Monday, 16 August 2021

Sixties Bands: THE YOUNG RASCALS




HOW CAN THEY BE SURE? 


Album Review of: 
‘IN RETROSPECT 1966-1969’ 
 by THE (YOUNG) RASCALS 
(vinyl 1986, Atlantic SD 365391, 
CD 1990, Raven RVCD 14)
 



‘Life could be ecstasy, with you and me endlessly,’ in that debut Summer of Lurve, sniggery psychedelic brats who deliberately miss-hear the Rascals “Groovin’” for the first time argue whether vocalist Felix Cavaliere closes the second line with the word ‘endlessly’ or ‘LSD’. Later Ravers would make the same sniggery joke by capitalising the ‘E’ of ‘ecstasy’ that closes the opening line. Felix – an ex-Twist Kid from Joey Dee & The Starliters, disclaims all such druggy inferences. As well he might. The luscious Afro-Cuban glide of “Groovin’”, he confesses, is about sweet erotic not stoned narcotic indulgences. Whatever – bird-song, congas and sunshine harmonica, it remains a high-velocity bullet through the brain of a record. 

The Young Rascals started out as one of a million American answers to the British invasion, better and more fortunate than most. They played to an audience of 56,000, supporting the Beatles at Shea Stadium just six months after forming. From their debut chart nibbler, “I Ain’t Gonna Eat Out My Heart Anymore” in January 1966, as journalist David Hepworth later noted, ‘it opens with a sneer and a drum-roll… as (he) rehearses the polished put-downs he intends to call down upon his wayward lover’ (‘Q’, October 1993), with its stinging guitar-break, it becomes track one here. To be followed by the exuberantly attacking blue-eyed Soul no.1 “Good Lovin’”, all the way through to “Carry Me Back” in September 1969, they log fourteen straight U.S. Top Fifty hits for Atlantic, dropping the ‘Young’ prefix roughly midway as their style and status matures.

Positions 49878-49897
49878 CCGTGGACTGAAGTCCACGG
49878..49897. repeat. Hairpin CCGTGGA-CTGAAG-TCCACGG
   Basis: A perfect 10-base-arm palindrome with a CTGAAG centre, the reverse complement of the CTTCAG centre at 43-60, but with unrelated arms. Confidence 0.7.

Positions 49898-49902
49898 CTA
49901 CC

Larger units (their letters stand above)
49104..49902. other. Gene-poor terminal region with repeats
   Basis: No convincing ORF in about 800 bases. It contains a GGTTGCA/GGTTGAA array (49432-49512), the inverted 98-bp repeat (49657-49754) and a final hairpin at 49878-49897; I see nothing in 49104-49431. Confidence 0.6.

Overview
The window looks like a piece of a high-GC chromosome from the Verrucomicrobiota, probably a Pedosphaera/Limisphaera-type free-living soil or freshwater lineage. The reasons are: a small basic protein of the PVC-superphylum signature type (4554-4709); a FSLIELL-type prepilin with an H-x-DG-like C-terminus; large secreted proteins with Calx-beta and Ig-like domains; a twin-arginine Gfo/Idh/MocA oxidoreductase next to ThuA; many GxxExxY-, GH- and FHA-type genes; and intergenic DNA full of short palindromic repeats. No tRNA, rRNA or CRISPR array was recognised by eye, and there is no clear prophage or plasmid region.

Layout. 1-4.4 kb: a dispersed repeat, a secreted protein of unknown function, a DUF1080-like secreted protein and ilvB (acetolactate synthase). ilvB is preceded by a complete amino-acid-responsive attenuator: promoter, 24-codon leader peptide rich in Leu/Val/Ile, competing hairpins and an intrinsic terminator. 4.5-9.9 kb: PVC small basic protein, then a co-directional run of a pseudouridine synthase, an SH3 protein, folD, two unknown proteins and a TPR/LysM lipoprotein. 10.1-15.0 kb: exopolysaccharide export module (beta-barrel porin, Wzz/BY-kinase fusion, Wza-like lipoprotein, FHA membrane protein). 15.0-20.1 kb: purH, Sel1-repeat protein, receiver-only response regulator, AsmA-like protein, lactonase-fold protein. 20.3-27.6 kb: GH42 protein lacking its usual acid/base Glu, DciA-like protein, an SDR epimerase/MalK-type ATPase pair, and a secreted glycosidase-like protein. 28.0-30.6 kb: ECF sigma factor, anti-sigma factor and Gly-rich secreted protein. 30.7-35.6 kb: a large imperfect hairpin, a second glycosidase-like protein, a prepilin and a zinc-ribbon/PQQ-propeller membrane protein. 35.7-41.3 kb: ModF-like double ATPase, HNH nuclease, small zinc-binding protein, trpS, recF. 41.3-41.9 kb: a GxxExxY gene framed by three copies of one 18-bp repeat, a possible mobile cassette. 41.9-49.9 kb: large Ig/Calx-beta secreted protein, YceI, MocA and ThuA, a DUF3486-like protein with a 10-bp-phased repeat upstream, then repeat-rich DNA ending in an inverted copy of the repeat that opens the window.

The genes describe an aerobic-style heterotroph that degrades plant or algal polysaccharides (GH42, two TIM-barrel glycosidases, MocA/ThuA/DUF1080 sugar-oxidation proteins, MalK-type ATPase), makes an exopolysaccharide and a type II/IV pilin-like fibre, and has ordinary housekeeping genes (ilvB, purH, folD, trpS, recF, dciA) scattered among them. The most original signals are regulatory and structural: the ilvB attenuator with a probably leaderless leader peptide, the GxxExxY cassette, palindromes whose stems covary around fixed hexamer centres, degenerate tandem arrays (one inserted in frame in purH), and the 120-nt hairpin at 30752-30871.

They’d started out as a Wop-Bop New Jersey-Italian four-piece playing convincing R&B, while wearing Little Lord Fauntleroy choirboy shirts and knickerbockers in order to visually imprint a ‘rascally’ identity onto a basically unpretentious and non-extrovert band. But, as this twenty-five-track compilation (twenty on the vinyl edition) effortlessly proves, they were no musical slouches. Drummer and co-vocalist Dino Danelli was a graduate of the Lionel Hampton school of swing, blending the Latin and cool Jazz tinges into “Groovin’”. While strong group compositions such as “Heaven” and “People Got To Be Free” show an evolving verve at matching social-aware lyrics to radio-friendly melodies, the latter a rousing plea widely interpreted as a Martin Luther King tribute which sold a clear million singles two decades before U2’s “Pride (In The Name Of Love)”. Whatever its provenance, with non-obtrusive horns and gospel-fused energies, it’s perfectly attuned to the restlessly impatient mood of the times. 

They only went Top Ten once in the U.K., although “A Girl Like You” narrowly grazed the fifty. But ‘in a world that’s constantly changing,’ probably their finest single – “How Can I Be Sure”, treated with waltz-time swirling strings and French accordion, fell foul of cover versions, first done acceptably well by Dusty Springfield, then more successfully and ineptly by the wretched David Cassidy. The Rascals ‘NME’ review at the time said ‘when I tell you that it’s largely waltz-time with an accordion in the backing, you’ll probably shudder. But don’t! Because there’s also a sensitive solo vocal, unmistakeable West Coast harmonies, a strong jazz feeling blended with the waltz rhythm, and deep-throated cellos weaving in and out of the backing.’